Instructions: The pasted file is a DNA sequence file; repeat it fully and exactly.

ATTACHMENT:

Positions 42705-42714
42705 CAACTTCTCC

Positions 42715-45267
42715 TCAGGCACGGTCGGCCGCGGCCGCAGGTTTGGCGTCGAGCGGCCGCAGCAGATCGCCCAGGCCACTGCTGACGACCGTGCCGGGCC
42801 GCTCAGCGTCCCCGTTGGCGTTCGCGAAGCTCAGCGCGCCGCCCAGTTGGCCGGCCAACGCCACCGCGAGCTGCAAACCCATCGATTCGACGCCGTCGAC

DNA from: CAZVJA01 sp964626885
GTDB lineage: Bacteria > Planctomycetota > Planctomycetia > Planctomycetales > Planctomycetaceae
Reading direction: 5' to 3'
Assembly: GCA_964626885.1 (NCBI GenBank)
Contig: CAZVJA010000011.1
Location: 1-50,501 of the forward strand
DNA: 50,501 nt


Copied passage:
Positions 42705-42714
42705 CAACTTCTCC

Positions 42715-45267
42715 TCAGGCACGGTCGGCCGCGGCCGCAGGTTTGGCGTCGAGCGGCCGCAGCAGATCGCCCAGGCCACTGCTGACGACCGTGCCGGGCC
42801 GCTCAGCGTCCCCGTTGGCGTTCGCGAAGCTCAGCGCGCCGCCCAGTTGGCCGGCCAACGCCACCGCGAGCTGCAAACCCATCGATTCGACGCCGTCGAC

DNA from: CAZVJA01 sp964626885
GTDB lineage: Bacteria > Planctomycetota > Planctomycetia > Planctomycetales > Planctomycetaceae
Reading direction: 5' to 3'
Assembly: GCA_964626885.1 (NCBI GenBank)
Contig: CAZVJA010000011.1
Location: 1-50,501 of the forward strand
DNA: 50,501 nt